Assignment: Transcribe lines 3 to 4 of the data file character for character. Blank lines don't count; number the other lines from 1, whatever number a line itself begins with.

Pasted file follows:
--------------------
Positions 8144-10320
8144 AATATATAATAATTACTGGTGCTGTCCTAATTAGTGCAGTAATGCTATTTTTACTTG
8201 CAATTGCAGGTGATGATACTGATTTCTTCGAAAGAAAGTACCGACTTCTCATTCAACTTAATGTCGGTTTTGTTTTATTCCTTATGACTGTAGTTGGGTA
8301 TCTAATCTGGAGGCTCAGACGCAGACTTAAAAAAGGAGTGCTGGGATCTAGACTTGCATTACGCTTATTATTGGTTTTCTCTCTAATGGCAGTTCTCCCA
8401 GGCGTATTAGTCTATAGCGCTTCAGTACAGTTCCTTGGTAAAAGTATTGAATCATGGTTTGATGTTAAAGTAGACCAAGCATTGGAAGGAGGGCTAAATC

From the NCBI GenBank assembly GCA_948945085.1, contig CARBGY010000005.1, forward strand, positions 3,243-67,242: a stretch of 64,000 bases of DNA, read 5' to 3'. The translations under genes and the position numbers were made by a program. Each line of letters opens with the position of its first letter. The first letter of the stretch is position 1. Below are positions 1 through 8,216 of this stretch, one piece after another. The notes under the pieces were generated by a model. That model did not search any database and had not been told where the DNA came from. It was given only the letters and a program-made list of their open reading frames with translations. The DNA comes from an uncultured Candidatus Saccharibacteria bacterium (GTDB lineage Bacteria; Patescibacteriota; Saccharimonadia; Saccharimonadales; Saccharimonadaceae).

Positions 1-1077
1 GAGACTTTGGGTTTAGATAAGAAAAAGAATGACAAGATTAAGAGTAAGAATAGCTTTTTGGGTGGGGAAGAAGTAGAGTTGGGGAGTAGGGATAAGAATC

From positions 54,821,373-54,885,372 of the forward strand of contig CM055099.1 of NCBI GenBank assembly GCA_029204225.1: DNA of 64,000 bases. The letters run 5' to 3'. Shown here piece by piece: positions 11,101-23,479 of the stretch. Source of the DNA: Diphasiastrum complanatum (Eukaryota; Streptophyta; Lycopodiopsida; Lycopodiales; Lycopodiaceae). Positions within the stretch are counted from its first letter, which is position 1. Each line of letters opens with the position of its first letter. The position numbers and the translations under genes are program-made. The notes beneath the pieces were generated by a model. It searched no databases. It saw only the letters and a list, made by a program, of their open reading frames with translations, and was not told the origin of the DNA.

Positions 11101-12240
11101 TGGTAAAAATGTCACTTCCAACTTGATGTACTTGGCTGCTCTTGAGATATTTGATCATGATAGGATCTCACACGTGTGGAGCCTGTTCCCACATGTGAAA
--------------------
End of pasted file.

8201 CAATTGCAGGTGATGATACTGATTTCTTCGAAAGAAAGTACCGACTTCTCATTCAACTTAATGTCGGTTTTGTTTTATTCCTTATGACTGTAGTTGGGTA
8301 TCTAATCTGGAGGCTCAGACGCAGACTTAAAAAAGGAGTGCTGGGATCTAGACTTGCATTACGCTTATTATTGGTTTTCTCTCTAATGGCAGTTCTCCCA